Then there is a process of natural selection. The errors of transcription and recombination produces many virions different from each other. Most of these mutations cause the production of virions unable to replicate properly, which intends to disappear. This significant loss of virions is offset by the large number of virions products. Among the survivors virions are some particularity to be more resistant to attacks by the immune system. This has the effect of making them better adapted to their environment and in the end only resistant virions are present in the body. This leads to more or less short term, an ineffective immune system which causes the immune status of the body if the rate of CD4 + is too low.

Taking a drug treatment for patients infected with HIV also a selection among the population virus. This facilitates the transmission of virions mutants resistant to most drugs. To counter this adaptation of HIV, multiple therapies aimed at "attacking" HIV on several facets at the same time, and limit the possibilities of the virus to adapt to its environment.

Multiple Origins

Several passages of VIScpz to humans is the reason for the existence of different groups of HIV-1. What is the same for HIV-2, whose ancestor is the VISsmm.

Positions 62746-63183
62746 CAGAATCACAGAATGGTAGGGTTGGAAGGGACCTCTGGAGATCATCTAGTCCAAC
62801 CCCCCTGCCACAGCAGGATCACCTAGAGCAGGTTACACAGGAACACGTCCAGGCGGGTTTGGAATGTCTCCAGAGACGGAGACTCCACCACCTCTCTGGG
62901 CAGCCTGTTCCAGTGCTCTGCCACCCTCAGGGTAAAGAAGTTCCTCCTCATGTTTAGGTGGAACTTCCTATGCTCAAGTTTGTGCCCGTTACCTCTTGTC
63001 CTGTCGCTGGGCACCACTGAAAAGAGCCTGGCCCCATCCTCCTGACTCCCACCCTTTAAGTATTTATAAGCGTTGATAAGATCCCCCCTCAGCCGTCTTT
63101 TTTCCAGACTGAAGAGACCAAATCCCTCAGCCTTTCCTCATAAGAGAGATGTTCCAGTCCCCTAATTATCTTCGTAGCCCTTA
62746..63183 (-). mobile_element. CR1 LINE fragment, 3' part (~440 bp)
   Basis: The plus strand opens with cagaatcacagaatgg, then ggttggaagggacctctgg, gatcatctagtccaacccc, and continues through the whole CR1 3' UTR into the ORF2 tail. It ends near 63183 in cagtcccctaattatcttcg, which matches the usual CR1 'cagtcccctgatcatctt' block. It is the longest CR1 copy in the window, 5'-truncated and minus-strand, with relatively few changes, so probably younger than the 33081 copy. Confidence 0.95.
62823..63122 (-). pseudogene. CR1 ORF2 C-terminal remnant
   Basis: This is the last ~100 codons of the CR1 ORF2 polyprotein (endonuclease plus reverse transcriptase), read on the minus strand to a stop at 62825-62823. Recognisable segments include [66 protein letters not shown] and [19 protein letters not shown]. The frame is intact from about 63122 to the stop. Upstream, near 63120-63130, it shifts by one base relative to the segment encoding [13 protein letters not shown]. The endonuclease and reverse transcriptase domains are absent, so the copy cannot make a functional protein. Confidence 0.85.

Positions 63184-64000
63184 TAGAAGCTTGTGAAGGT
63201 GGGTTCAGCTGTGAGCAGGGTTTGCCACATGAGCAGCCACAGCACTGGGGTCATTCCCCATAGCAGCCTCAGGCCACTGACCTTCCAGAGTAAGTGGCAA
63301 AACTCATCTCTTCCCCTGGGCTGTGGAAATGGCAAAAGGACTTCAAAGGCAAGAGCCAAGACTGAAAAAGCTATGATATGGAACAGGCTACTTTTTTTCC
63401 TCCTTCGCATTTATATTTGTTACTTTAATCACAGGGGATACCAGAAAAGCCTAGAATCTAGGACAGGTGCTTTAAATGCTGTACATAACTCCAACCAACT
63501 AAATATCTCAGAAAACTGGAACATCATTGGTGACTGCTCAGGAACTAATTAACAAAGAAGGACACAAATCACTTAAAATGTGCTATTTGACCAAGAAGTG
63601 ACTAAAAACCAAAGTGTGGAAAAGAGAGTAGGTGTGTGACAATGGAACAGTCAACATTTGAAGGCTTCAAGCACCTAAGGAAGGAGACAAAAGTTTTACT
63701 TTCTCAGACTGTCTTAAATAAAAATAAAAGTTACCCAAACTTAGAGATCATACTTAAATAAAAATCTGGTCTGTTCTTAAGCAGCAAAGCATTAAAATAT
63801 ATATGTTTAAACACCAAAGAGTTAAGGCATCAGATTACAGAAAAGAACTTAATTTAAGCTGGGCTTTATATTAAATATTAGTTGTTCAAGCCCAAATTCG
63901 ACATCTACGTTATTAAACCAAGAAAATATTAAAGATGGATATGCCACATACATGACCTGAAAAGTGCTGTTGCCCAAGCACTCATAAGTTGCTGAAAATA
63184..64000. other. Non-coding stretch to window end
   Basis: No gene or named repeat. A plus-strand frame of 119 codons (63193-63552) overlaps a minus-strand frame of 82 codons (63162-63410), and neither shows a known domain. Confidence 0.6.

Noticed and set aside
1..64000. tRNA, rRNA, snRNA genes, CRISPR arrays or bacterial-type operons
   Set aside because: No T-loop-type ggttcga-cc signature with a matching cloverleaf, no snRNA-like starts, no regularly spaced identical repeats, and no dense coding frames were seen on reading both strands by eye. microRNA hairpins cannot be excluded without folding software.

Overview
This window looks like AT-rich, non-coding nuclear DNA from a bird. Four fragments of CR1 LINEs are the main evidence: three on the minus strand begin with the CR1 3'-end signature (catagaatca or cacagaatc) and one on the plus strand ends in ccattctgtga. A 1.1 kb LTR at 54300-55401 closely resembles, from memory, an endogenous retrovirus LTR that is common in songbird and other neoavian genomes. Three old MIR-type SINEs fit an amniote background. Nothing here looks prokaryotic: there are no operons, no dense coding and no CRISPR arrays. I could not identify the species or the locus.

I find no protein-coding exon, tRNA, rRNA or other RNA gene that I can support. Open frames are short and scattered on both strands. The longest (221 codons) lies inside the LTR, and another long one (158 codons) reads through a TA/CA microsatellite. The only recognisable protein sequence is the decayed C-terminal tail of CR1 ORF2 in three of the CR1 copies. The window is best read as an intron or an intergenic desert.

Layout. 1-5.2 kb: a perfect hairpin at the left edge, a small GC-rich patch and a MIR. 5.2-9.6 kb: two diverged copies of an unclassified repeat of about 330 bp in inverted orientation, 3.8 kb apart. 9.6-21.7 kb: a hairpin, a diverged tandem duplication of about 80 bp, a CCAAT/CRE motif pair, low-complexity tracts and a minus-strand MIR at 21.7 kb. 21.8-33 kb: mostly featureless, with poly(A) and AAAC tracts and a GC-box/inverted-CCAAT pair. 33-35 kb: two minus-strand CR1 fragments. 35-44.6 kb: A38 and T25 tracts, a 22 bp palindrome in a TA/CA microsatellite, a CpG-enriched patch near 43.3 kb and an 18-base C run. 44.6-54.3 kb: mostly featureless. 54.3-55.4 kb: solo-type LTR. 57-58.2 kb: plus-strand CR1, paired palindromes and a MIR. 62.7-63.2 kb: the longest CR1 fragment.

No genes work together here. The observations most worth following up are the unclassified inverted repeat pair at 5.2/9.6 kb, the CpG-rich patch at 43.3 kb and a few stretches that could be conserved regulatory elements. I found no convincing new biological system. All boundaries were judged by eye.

Diagnosis and monitoring infectious
Early diagnosis of HIV infection is important for the proper care of HIV / AIDS. In France, for example, one out of two is detected when the AIDS stage, which multiplies by sixteen risk of dying patient in the first six months of his salary.

In developed countries, tests are performed routinely for blood donations, organ and sperm. The lack of testing has resulted in several contaminations of the masses.

The serological diagnosis is a medical procedure performed in France by a doctor.

The diagnosis to determine the HIV serostatus is done in two steps:

* Screening, in the reference method that requires a detection of antibodies to HIV
* Confirmation that the antibodies detected are associated with HIV infection

The first stage is based on the detection of antibodies produced in response to HIV infection, the HIV antibody. This production of antibodies can be detected with current means an average of 22 days after infection. During this period, known as serologic window, the patient is quite infectious, which poses obvious problems in public health. Once the window serological increased their HIV status can be established.

The first step uses the detection ELISA method, which uses the antibody-antigen reaction to detect the presence of HIV antibodies. To avoid false negatives and so not to miss a case of HIV, the test must have an optimum sensitivity, a combination of viral antigens is used, allowing the detection of antibodies to HIV-1 and anti - HIV-2 (This is referred to as mixed ELISA). The use of two commercial tests of different origins is usually performed to remove the maximum number of false positives from the first step.